authoring and review defined

Structured authoring (also known as rules-based, component-based or policy-based authoring) and co-authoring (also known as collaborative, joint or simultaneous authoring) are two similarly named terms but with quite different definitions. It is also worth understanding precisely what is meant by collaborative review and where this fits in the overall document production process.

structured authoring

PleaseCompose provides a structured authoring1 environment for the creation of new documents.

Structured authoring uses technology to define and enforce a document’s content, structure and style based on pre-determined rules and in accordance with company standards. Content elements (e.g. company bio, or any other commonly used material) and formatting rules (e.g. font size) are stored and maintained in one place for reuse in future documents.

When an author wishes to create a new document (e.g. a proposal, policy, SOP, etc.) they simply select the appropriate template. The act of selecting the template populates it with the up-to-date content elements. The author therefore can be confident that the new document includes the most up-to-date versions of the relevant company bio, etc. Using structured authoring in this way significantly reduces template maintenance and author training and leads to higher quality documents.

The new document is then ready for any further work as required, such as co-authoring and review, before approval and delivery. So structured authoring uses rules to:

Enforce the consistent use of pre-approved content
Include pre-defined format and style rules into the structure of the document
Initiate a new document at the very start of the document production process.

 

1 Please note that we are assuming that the terms ‘structured authoring’, ‘rules-based authoring’, ‘component-based authoring’ and ‘policy-based authoring’ are, for our purposes, interchangeable.

co-authoring

PleaseReview provides a controlled document co-authoring environment allowing complete control over ‘who can do what to where’. It allows multiple co-authors to collaboratively and simultaneously author and review an existing document.

Co-authoring (or collaborative, joint or simultaneous authoring) refers to multiple individuals working together to write a document. By inviting others to add their own expertise or subject matter knowledge to that document, the content is richer and more complex than might otherwise have been produced by one individual.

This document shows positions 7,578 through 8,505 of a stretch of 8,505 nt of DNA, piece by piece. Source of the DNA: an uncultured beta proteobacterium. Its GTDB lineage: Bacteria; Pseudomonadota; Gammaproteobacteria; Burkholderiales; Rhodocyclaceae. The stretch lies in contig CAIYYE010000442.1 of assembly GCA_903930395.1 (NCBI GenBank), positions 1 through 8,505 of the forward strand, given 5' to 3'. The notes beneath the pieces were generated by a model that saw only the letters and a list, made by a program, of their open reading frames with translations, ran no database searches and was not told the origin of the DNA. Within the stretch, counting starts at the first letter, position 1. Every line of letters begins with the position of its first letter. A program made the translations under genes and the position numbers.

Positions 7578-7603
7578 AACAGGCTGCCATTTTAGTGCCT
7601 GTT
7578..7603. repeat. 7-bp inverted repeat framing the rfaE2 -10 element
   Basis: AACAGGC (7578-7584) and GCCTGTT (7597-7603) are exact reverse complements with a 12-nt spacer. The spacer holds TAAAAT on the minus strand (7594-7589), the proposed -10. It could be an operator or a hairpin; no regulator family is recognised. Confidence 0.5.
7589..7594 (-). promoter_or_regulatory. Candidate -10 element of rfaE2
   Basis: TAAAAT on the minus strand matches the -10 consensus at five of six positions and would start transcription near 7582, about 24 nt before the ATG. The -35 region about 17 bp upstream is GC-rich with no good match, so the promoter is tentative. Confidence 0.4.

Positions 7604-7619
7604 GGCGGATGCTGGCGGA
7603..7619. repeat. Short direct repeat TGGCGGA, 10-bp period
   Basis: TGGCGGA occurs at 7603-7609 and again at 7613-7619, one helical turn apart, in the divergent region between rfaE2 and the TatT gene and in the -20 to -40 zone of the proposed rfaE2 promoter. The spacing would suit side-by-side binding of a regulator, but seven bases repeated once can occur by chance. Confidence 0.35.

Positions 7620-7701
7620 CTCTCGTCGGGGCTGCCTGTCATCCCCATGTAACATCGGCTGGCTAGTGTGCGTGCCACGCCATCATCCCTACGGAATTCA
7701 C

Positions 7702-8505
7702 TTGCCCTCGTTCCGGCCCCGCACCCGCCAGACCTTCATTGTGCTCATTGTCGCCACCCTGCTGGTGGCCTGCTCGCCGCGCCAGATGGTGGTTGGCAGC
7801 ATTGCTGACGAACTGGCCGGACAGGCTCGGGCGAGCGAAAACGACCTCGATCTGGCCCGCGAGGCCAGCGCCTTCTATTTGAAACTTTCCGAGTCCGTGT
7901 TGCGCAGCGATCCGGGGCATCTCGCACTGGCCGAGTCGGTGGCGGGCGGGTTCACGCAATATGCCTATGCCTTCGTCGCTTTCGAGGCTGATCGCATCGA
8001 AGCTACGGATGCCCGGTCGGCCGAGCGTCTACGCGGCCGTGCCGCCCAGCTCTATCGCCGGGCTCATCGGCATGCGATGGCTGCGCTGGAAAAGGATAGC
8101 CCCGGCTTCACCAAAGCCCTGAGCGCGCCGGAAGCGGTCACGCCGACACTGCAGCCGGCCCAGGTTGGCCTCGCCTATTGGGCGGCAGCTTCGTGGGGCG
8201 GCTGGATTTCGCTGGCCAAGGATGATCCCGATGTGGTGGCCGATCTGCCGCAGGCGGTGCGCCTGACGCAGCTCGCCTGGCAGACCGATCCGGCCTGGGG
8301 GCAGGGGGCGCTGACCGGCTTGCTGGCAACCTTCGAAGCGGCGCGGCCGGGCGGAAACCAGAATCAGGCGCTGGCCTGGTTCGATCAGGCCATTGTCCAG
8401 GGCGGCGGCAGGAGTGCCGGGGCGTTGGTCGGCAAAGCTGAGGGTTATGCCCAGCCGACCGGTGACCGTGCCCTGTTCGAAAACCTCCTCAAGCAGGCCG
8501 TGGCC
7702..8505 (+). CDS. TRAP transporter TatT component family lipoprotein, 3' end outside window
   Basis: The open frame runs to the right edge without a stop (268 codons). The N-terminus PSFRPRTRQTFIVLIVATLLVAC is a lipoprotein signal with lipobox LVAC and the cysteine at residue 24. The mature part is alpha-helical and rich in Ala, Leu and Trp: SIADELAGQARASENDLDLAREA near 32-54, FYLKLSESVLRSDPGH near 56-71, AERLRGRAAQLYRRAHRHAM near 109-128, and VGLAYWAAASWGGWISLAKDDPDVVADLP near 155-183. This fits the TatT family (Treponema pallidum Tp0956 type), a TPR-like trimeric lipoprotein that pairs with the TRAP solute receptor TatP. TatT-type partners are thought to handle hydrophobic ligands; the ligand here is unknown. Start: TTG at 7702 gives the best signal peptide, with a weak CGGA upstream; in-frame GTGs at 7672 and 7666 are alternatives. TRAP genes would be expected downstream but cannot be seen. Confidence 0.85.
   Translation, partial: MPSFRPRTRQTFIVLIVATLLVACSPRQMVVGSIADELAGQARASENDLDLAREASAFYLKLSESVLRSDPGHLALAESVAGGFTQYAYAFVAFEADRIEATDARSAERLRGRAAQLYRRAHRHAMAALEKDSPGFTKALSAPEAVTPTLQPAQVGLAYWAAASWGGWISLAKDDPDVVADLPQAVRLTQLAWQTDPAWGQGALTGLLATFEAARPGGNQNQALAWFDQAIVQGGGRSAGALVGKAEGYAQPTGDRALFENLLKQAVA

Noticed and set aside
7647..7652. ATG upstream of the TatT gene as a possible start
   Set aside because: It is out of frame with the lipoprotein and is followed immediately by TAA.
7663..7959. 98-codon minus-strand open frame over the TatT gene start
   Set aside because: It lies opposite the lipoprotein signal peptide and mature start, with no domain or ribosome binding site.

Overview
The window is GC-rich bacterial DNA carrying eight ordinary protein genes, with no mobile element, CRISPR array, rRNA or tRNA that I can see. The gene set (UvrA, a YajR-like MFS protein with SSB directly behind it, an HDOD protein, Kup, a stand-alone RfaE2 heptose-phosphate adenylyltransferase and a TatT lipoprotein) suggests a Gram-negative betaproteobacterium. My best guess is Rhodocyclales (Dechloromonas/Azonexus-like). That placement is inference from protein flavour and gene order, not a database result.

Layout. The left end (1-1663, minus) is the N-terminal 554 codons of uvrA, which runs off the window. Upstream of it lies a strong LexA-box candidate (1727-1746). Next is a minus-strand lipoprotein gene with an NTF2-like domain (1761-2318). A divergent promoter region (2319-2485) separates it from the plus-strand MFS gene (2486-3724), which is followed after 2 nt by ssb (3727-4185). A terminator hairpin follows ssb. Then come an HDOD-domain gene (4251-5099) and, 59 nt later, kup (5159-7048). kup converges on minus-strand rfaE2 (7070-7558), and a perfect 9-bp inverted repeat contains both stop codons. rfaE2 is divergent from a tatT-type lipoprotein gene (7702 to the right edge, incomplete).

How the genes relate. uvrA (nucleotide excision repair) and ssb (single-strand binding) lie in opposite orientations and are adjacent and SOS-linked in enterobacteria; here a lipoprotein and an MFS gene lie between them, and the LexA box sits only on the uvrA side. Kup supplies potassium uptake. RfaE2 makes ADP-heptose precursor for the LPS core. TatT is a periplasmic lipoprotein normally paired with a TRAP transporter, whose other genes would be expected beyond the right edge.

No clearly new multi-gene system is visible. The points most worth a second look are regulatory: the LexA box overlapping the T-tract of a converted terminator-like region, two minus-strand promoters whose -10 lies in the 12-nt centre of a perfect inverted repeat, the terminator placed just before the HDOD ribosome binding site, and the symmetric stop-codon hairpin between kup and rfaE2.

New content is added by several individuals collaborating on the document
Authors are focused on the content, rather than the style of the document
Occurs during the document production process, usually just before or during review.

collaborative review

PleaseReview provides a controlled document review environment with complete control over ‘who can do what to where’ during the review as well as ‘who can see what’ within the review. It allows multiple reviewers to collaboratively and simultaneously comment and mark-up (review) an existing document.

Document review (sometimes called peer review) refers to multiple individuals working together to review a document. This tends to happen once a document’s content is more stable, as reviewers are not expected to make major changes to the content (although they may re-write paragraphs, etc.) but are invited to comment and suggest minor edits. By making it easy for multiple individuals to review the document in a collaborative environment, there is minimum duplication as reviewers can view and respond to each others' proposed changes and comments resulting in a higher quality review, which in turn leads to a higher quality document.

Multiple individuals are invited to add comments and propose changes to the content of an existing document
The document owner(s) decides which edits and comments to accept or reject
The review takes place once the majority of the document's content has been compiled. When the review is complete, the document is ready for approval and publication.